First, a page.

The other option is to use jQuery event delegation to catch events and invoke functions on your viewmodel. This is made possible by the ko.dataFor and ko.contextFor helpers, which tell you which part of your viewmodel a given event relates to. Here’s the preceding example, but now using event delegation:

5. Binding providers (and hence external bindings)

Most KO developers find the default data-bind attributes provide a very convenient, easy-to-maintain way of declaratively associating viewmodels with views. But if you would prefer to store your binding configuration elsewhere, the new binding providers API is an extensiblity point that allows alternative configuration mechanisms to be plugged in.

For example, here’s one possible alternative way that you could configure bindings. Notice the absence of data-bind attributes – I’m using a binding provider to set up the binding configuration in JavaScript:

To be clear, binding providers are a general extensibility mechanism, not any specific configuration format. The above example is just one possible way it can be used to define bindings in JavaScript. I’m looking forward to seeing suggestions from the community about how this extensibility can be used, and for what the most elegant and convenient way of defining bindings might be. I know some of you have already suggested externalising bindings (e.g., Brandon Satrom’s knockout.unobtrusive plugin); this new API will make it easier to implement custom binding mechanisms. Bring on more plugins!

6. Throttling

Note: ko.computed is Knockout 2.0’s new name for ko.dependentObservable – it’s easier to say, type, and explain. This doesn’t affect backward compatibility, though – ko.dependentObservable still works, because it references the same function instance as ko.computed at runtime. You don’t have to change your existing code if you don’t want.

Occasionally, it’s desirable to limit how fast observables and computed observables update. For example, you might be using a ko.computed to invoke Ajax requests whenever a set of observables change. Sometimes you might want to change multiple underlying observables, but only have that ko.computed re-evaluate once, after all the changes (so that it only fires one Ajax request). Effectively, you want a kind of atomic update.

This is now pretty easy to do: you can apply an extender called "throttle" either to observables or to computed observables. For example:

// Will not notify changes faster than once per 500ms 
var myObservable = ko.observable("initial value").extend({ throttle: 500 });
 
// Will not re-evaluate *or* notify changes faster than once per 500ms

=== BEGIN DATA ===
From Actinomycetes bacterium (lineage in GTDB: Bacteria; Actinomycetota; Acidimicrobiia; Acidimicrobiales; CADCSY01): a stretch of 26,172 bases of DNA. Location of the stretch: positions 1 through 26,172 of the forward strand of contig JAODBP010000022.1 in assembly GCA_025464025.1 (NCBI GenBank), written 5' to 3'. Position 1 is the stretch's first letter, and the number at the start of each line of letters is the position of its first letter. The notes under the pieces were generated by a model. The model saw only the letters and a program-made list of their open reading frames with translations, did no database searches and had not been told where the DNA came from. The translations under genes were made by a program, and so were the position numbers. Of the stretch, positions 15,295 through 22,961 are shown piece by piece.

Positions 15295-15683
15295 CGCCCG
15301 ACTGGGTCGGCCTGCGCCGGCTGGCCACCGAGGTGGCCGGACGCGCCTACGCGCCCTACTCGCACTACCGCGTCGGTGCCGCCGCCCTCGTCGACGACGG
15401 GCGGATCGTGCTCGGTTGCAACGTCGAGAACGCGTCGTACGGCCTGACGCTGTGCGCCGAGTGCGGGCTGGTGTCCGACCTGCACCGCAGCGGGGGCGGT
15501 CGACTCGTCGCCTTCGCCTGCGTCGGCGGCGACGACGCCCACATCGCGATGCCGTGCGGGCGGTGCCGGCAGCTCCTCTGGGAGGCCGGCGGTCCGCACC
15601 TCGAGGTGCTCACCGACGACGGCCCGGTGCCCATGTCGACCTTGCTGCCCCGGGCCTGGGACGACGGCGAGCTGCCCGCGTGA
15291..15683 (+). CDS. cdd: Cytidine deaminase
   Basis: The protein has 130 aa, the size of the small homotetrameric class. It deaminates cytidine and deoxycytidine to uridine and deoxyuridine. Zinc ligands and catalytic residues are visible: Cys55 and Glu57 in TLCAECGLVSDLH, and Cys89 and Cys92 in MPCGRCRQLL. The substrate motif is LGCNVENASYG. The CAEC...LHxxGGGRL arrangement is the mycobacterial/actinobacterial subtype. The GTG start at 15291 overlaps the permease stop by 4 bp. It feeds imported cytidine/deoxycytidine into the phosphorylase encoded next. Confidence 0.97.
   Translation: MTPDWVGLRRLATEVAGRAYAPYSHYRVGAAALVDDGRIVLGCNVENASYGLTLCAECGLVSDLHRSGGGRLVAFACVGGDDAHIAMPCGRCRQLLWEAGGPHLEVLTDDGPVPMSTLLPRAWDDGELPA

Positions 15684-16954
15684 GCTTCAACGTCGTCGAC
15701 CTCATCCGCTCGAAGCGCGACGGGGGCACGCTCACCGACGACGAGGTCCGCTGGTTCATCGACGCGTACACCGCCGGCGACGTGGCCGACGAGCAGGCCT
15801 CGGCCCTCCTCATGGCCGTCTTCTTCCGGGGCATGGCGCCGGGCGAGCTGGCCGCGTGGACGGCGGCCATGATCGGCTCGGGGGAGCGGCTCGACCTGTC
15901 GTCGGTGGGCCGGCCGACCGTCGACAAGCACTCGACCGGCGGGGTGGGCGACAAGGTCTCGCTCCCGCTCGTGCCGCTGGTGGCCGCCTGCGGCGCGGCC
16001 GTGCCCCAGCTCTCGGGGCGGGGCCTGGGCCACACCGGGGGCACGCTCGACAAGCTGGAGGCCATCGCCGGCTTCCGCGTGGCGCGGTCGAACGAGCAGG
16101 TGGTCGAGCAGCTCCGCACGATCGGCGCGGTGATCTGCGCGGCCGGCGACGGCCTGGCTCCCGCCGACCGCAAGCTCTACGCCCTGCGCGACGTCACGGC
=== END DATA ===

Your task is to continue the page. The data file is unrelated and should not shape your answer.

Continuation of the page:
var myComputed = ko.computed(function() { 
    // Evaluation logic goes here, usually referencing other observables 
    return 123;
}).extend({ throttle: 500 });

The way this works is that, when throttled, notifications and evaluations are done asynchronously, and don’t occur at all until they stop being triggered for the specified throttle timeout duration.

In the case of making a computed value only update once even if there are multiple synchronous changes to its dependencies, you can use a very short timeout (for example, 1ms), and then it will re-evaluate as soon as possible after any series of synchronous changes to its dependencies. Example:

Breaking changes

There are two changes that might realistically affect existing 1.2.x application code. Both are for good reasons and are important for the long-term health of the project…

  • Event handlers now receive your model object as their first parameter, and the DOM event object as the second parameter. Previously, they only received the DOM event object as the first parameter. So, if you are using the “click” or “event” bindings and are specifically catching and using the DOM event object, you’ll need to change your handler’s signature from this:

myViewModel.myEventHandler = function(evt) { /* do something with evt */ }

… to this:

myViewModel.myEventHandler = function(data, evt) { /* do something with evt */ }

This will not affect any event handlers that don’t specifically receive and process the “event” parameter. We chose to make this change because it significantly simplifies event handling in the majority of cases. Most developers have been able to upgrade to 2.0.0 beta without changing their applications at all.

  • KO 2.0.0 drops support for very old versions of jquery-tmpl. If you need to use string-based templating (and most often you won’t now that KO 2.0.0 has native control flow bindings), get jquery-tmpl 1.0.0pre. But also consider dropping the string-based templating, and switching to control flow bindings instead, as jquery-tmpl is no longer in active development.

Summary

Try the updated interactive tutorials, update your existing KO applications, have a great Christmas/vacation/newyear Smile